• quality: http://en.wikipedia.org/wiki/FASTQ_format of course the read gets the quality. The genome is for simplicity reason thought of as accurate.
  • barcode: is explained in the paper in figure 3. http://origin-ars.els-cdn.com/content/image/1-s2.0-S1046202312001764-gr3.jpg and by "assign the reads to subsamples according to their corresponding barcodes"
  • unique: means exactly identical not "too similar"
  • (3) is explained in detail in point 5 of the procedure section: "Low complexity reads are defined as mono-, di- and tri-nucleotide repeats and are removed from analysis. Reaction by-products, (such as adapter–adapter ligation products) that are the same length as the desired products containing the size-selected insert RNA, are filtered out using the Needleman–Wunsch alignment algorithm."
  • (5) yes. To understand what is already known in the sample and what is new and unknown to the world. However its not just piRNA, but an extensive list of known sequences. Point 10 in the paper.

"Whatever a read is." I am sure you manage to read up on this yourself.

I wonder if this is really what your supervisor had in mind, because its an experiment driven pipeline. http://www.biomedcentral.com/1471-2105/13/5/abstract (found on the piRNA wiki page) might be more appropriate.

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I read the paper several times over. Finding out what a read is seems hard; googling "read" and "bioinformatics" returns nada that seems relevant. And a barcode is a string of bases, but not explained more in depth. Why and how they are sorted according to barcodes is not explained. Still UV.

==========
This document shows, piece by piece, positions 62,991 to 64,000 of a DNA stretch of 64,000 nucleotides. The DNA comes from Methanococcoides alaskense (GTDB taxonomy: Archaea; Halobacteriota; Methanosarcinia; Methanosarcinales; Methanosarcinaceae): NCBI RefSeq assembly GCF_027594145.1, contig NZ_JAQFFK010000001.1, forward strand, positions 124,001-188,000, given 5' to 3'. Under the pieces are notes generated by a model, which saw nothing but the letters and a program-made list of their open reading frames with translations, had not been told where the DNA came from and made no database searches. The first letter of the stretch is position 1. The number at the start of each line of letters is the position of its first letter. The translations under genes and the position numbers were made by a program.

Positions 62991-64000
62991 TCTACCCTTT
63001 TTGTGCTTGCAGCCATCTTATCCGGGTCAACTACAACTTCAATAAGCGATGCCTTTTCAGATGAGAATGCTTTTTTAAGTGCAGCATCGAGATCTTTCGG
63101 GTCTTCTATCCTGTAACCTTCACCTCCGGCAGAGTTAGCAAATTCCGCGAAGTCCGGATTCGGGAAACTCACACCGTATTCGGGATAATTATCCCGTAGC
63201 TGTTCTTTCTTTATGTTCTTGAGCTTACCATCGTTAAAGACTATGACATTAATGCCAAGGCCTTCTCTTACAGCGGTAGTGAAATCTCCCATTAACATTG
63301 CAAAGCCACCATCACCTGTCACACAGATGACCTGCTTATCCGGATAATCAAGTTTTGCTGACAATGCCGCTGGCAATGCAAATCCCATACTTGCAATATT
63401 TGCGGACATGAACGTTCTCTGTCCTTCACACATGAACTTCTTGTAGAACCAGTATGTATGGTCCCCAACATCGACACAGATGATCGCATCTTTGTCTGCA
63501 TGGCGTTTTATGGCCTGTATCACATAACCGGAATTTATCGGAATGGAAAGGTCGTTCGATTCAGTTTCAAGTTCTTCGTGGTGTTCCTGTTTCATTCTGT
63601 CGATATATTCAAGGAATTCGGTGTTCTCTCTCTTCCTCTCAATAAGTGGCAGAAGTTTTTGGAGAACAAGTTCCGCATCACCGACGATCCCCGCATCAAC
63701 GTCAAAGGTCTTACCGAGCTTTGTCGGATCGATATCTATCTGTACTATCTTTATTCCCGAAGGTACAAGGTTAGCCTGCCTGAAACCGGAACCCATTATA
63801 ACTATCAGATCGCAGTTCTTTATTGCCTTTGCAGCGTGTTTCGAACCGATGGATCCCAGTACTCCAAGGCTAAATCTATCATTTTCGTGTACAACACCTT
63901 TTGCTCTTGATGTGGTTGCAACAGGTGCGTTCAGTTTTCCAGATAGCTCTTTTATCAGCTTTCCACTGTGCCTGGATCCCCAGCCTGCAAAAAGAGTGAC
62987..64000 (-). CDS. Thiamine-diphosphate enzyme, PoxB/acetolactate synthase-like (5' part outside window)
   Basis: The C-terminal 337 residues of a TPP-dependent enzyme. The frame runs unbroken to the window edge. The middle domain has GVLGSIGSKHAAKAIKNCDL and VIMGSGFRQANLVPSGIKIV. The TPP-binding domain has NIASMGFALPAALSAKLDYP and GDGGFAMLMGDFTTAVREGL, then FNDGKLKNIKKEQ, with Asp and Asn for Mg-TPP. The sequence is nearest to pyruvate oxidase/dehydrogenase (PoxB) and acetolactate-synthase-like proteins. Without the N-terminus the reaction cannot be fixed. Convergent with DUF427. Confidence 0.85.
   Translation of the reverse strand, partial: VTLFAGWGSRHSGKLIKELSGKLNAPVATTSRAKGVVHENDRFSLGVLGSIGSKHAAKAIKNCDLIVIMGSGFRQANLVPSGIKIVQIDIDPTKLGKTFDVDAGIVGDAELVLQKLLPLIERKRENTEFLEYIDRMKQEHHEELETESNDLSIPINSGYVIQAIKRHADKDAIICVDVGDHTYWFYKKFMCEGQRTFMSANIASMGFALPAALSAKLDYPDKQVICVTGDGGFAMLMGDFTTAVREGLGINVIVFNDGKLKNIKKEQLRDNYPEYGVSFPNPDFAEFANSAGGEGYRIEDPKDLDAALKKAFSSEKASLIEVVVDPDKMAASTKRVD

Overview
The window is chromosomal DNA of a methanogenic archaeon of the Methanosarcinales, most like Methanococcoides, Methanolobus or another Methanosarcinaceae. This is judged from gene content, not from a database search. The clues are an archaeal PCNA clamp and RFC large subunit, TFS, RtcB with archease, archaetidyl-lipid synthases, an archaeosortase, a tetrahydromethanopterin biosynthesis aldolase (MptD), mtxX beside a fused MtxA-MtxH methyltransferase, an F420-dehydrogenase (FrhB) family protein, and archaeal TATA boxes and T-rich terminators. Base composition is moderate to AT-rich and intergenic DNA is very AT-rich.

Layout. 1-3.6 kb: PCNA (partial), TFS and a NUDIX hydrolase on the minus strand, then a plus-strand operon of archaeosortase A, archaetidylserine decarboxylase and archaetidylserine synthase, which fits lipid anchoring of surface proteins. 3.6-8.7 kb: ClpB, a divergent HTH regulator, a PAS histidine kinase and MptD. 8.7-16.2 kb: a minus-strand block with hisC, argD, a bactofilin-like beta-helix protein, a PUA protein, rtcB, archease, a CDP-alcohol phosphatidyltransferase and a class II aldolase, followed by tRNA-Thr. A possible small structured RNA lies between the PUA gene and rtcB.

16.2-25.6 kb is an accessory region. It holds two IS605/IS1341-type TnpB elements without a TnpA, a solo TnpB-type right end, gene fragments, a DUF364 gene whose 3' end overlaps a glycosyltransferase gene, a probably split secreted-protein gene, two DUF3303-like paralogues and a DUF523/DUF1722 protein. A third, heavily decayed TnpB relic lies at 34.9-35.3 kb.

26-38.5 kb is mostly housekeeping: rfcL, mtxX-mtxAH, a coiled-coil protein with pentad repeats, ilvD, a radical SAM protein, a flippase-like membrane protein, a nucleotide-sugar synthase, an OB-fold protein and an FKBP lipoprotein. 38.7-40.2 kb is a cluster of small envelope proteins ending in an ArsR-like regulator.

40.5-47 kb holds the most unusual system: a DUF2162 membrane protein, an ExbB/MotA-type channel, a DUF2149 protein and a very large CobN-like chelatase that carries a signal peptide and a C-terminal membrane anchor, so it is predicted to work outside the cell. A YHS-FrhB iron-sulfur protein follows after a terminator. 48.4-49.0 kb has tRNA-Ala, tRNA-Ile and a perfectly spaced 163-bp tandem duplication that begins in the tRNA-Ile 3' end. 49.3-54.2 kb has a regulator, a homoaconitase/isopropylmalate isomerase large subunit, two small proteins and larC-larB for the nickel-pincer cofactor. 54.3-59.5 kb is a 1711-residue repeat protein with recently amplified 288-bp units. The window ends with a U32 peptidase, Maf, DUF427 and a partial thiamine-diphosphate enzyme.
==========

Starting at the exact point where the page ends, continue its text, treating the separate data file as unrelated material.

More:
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11.8 years ago
Micans ▴ 270

A lot of software already exists that does this. This does not imply it is not a good project. Rather, it could help you in increasing your understanding of the requirements. In our lab we've written software for all five steps. I'll just highlight two programs that do the first three steps in you list. These are reaper for stripping adapters, removing low complexity sequence, quality-based trimming, and demultiplexing, and tally for deduplication and tallying of reads. Manuals can be found here.

Added/edit: If existing software works for you I should be a bit more complete. The following is a list without web links, but programs should be easy to locate. They are in no particular order, and I am not really acquainted with most of them. FASTQ/A Clipper software, cutadapt, BTRIM, tagdust, UEA toolkit, mirExpress, seqbuster, DSAP. The reaper/tally software mentioned above will be submitted in a paper at the end of this month, and is actively maintained.

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Ahh, so I'll most likely be using software to do this then. Thanks.